The stars are less bright here because there is hardly any “atmospheric turbulence”, a phenomenon that confuses experts around the world
We have good news: Scientists have found the best place on Earth to observe the stars. But since everything in life could not be a piece of good news, there is also a bad one: it is literally next to the South Pole.
The hotspot (or cold spot, in this case) is called Dome A and is located on a plateau near central Antarctica, approximately 4 kilometres above sea level. In a new study published in the journal Nature, researchers found that conditions in Dome A are perfect for looking at the cosmos with minimal interference from Earth’s atmosphere.
Specifically, the stars above Dome A are actually dimmer than in other parts of the world, the researchers note. That is due to a phenomenon called atmospheric turbulence. Basically, when the wind blows through uneven terrains, like mountains or valleys, it creates turbulent eddies in the atmosphere that can distort the appearance of light reaching Earth from distant stars.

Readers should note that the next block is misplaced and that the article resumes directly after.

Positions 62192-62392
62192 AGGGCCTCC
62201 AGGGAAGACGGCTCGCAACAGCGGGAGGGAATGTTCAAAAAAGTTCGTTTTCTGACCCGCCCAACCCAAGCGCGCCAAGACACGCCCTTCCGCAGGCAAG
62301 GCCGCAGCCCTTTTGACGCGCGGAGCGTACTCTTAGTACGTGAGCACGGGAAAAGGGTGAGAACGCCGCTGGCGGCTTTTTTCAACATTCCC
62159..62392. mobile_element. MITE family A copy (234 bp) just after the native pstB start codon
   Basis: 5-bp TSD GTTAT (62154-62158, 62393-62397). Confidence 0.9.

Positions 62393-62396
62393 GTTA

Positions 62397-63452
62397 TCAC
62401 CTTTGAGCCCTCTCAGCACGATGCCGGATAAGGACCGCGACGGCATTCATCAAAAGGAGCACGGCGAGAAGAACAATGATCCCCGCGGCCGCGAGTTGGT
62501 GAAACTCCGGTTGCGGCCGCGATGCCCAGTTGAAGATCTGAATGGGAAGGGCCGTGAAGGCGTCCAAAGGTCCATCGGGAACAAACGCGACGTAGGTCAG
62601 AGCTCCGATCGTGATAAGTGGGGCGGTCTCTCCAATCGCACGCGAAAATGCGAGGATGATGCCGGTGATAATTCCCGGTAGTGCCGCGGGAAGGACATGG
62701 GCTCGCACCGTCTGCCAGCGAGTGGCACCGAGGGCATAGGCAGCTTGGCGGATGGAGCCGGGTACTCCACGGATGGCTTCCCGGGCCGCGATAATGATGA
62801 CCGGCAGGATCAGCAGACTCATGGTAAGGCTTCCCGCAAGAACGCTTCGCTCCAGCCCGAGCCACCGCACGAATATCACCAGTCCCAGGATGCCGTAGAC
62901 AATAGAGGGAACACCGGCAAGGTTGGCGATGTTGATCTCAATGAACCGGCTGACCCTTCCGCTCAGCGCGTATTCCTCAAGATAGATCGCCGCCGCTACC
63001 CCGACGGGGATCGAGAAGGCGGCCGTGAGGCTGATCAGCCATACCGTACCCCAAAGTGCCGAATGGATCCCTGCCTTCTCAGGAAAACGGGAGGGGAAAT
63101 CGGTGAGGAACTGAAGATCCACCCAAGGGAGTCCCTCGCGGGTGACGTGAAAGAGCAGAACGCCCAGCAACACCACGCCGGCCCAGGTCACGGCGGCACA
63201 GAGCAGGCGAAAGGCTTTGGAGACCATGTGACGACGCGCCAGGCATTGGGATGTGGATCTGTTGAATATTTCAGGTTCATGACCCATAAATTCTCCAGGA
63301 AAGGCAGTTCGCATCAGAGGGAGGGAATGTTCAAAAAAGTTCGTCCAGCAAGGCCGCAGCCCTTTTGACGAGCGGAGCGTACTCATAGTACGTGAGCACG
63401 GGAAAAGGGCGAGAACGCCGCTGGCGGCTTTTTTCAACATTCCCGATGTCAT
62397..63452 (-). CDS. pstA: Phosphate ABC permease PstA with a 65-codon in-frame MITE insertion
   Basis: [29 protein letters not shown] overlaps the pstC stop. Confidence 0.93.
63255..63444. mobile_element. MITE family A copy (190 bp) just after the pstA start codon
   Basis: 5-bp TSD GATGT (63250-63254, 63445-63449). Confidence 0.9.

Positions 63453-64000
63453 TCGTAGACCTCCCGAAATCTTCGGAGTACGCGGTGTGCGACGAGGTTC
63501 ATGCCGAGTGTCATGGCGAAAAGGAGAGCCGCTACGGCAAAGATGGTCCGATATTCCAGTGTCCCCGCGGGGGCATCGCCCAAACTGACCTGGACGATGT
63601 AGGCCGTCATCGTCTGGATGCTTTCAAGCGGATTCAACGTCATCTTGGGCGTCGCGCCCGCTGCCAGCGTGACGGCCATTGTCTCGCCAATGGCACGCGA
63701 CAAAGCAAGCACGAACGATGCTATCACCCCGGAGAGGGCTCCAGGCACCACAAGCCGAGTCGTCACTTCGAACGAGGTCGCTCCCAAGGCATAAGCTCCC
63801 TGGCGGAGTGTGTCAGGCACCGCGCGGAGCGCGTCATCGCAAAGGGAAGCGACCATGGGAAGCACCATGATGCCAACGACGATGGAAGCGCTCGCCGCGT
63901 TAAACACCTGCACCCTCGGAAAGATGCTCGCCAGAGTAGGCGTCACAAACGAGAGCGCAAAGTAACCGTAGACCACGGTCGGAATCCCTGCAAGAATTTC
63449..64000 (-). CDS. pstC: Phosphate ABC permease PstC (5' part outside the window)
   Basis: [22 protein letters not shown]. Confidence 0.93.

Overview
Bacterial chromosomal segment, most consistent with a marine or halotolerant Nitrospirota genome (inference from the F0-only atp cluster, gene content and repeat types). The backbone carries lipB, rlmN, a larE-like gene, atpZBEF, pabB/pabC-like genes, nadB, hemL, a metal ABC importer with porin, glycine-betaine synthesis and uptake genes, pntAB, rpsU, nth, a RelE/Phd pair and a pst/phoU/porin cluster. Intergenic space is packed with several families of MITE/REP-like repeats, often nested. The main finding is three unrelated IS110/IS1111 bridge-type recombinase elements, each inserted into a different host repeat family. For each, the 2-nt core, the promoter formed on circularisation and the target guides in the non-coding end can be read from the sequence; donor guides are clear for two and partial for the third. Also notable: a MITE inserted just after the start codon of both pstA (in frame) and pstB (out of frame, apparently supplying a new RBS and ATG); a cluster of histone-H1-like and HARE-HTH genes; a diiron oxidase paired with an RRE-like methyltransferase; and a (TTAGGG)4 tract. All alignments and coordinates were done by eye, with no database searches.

In their new study, Ashley and her colleagues confirmed that atmospheric turbulence is not a problem in Dome A. Here’s why: Because the plateau is completely flat hundreds of feet in all directions, slow local winds create very little airborne turbulence at low altitudes, where a telescope lens would likely be placed. The team erected a small telescope on a platform 8 meters above the ground and were able to completely avoid turbulence by stargazing in the dead of winter.
As brutal as they are, these Antarctic winters offer another advantage to stargazers in the dome. According to the researchers, polar nights can last 24 hours or more during the Antarctic winter, creating much longer windows for stargazing than anywhere else on Earth. In conclusion, the researchers noted, Dome A would be the perfect place to install a new ground-based telescope for future stellar observations.
Of course, Antarctica is not the only grade A place for stargazing. The space telescopes like the Hubble Space Telescope NASA have the luxury of floating high above the turbulent atmosphere, allowing astronomers to capture some truly stunning images of the cosmos. However, a ground-based observatory on Dome A would have some practical advantages over Hubble.
“Satellites are much more expensive, we are talking about factors of 10 to 100 times the cost of ground-based telescopes,” Ashley said. “But another advantage of making observations from Earth is that you can always add the latest technology to your telescope on the ground. So you end up with space lagging behind technology on the ground 10 years or more.”
So while Dome A is probably not the most practical destination for your next date night, it could help astronomers keep their rendezvous with the cosmos for years to come, although they may need to bring a space heater.